Thursday, January 27

A Thin Red Line

Dissent in wartime is a sticky thing. Especially in today's conflict where the foe is not a classic standup established state with a proud tradition and standing army, but a motley crew of terrorists. Terrorism by its very nature feeds on public perception and information. So the situation is a little unusual, in that much of the media feel the war is imprudent, unjust, or wrong, but the enemy needs their cooperation in order to exist. How then might they proceed in expressing their feelings, without helping terrorists, whom presumably they do not support.

One thing they might stop doing is what we all hear and read constantly. Tonight for example, while driving NPR reported on the day's occurrences in Iraq. Several IED's exploded attacking polling places, one mortar attack killed a US Marine, and there were several gunfights with small arms. What was left out, and there is not justification for this is what the American forces and our allies accomplished. For example:
  • Several IED's (car bombings) occurred. Were any discovered prior to going off? Reports that several are being found each day. Where's the scorecard? Why doesn't ABC, NBC, CBS, CNN have a scorecard of the allies successes, counting IEDs disabled?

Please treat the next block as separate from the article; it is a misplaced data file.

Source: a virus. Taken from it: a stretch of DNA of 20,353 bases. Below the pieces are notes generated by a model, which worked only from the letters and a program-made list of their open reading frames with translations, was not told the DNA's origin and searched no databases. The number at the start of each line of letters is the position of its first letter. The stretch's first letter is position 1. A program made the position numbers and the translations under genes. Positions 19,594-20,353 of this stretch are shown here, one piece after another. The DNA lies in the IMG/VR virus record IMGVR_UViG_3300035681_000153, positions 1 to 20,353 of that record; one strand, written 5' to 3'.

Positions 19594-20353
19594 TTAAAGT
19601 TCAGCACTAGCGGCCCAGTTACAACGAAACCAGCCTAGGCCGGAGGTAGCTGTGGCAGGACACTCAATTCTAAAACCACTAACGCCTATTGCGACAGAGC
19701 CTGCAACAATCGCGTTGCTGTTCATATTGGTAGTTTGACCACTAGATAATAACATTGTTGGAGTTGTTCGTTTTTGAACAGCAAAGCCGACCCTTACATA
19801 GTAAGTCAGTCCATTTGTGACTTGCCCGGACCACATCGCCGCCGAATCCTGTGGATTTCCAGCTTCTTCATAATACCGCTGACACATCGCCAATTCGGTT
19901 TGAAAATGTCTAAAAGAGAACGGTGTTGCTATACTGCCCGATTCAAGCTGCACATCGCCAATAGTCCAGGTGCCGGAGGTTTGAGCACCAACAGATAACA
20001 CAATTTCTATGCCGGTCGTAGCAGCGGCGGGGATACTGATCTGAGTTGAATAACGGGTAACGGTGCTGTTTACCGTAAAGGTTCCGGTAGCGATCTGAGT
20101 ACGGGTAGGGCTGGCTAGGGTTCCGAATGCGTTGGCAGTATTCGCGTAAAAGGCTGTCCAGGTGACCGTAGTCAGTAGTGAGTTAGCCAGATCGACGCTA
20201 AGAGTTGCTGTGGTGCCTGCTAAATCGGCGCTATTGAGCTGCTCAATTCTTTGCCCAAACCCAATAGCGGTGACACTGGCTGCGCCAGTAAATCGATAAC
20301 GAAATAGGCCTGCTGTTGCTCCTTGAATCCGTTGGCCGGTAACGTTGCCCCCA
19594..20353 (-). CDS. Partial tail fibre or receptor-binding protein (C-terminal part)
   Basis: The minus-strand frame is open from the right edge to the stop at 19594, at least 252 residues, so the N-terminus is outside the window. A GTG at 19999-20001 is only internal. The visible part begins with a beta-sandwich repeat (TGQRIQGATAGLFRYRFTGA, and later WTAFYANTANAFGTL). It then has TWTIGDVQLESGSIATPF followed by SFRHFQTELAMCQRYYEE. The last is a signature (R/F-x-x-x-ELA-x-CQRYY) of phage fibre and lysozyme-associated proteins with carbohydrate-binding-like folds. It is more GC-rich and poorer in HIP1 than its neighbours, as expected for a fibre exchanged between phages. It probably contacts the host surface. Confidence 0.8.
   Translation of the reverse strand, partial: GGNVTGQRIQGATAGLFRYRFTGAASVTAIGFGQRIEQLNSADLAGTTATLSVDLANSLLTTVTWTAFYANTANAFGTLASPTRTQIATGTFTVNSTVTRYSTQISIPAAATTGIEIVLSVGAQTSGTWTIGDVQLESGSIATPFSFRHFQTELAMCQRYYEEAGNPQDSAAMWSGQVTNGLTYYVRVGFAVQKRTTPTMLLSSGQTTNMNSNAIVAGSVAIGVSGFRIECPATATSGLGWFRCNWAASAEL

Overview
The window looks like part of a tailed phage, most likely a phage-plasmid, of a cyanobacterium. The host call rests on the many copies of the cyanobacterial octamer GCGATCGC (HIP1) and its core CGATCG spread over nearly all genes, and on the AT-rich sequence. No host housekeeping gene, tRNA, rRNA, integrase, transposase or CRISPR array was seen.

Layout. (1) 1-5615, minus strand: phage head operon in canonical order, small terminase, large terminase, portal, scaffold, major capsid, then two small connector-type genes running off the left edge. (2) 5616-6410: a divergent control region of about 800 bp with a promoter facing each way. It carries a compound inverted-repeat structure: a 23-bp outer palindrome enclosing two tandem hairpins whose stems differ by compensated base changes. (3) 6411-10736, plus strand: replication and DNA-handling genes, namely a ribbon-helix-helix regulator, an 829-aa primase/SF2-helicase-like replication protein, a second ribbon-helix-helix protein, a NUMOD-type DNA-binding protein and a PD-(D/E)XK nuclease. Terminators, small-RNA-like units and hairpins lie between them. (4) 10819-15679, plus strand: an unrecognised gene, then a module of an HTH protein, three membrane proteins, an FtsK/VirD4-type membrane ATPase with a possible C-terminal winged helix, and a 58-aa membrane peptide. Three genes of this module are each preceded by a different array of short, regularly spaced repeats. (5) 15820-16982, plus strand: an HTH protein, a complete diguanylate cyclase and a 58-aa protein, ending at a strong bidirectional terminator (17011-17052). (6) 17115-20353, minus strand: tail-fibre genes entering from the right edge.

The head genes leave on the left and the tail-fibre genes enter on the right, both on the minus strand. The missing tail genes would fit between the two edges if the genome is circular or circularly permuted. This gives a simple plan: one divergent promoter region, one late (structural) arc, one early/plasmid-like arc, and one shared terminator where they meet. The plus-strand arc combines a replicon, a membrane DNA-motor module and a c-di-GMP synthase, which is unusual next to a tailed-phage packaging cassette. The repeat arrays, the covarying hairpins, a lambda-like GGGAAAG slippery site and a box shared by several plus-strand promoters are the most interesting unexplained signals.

• A mortar attack occurred. What was the response? Was the attack foiled? Did they fire one mortar and run? Why is that not news?
  • Several small arms gun-fights occurred, no marine casualties were indicated. How about the terrorists? How did they fare.
  • If there is not information available today, were are the follow-up reports from yesterdays actions?
Why do we get no mention of what we are doing! These are our people. Why are their stories not important?

One suspects the reason is that NPR and/or the reporters in the field are feel more kinship with the enemy than with the marines. People who remember fondly the anarchist movements from the 70's, think Castro and "Che" were "heroes" of the people want to empathize with the little guy, the underdog, the oppressed. That this is not a very good description of Zarqawi, the Baathist thugs, and al-Qaeda operatives opposing the Marines in Iraq seems not to have sunk in yet.

But we would be amiss in not giving constructive advice. After all, their dilemma is real. They (rightly or wrongly) oppose our presence in Iraq, but are American. How then should they proceed? Earlier in the past election campaign, I proposed that the Kerry campaign and the MSM in criticizing a war in progress should be aware of the tightrope they walk between aiding and abetting the enemy and honest campaign rhetoric. The campaign is now over. I would ask, that the reporters ask themselves two questions as they write their reports on the war:
  1. Who benefits from this story? Keep a tally, if the answer keeps coming up, "the terrorists", then STOP IT and even the score up, do some reporting that benefits the Marines too.
  2. Remember your are an American. You have a vested interest in seeing us do well. Our troops will come home sooner and the War will cost less at the very least. Being biased towards your own country is a good thing.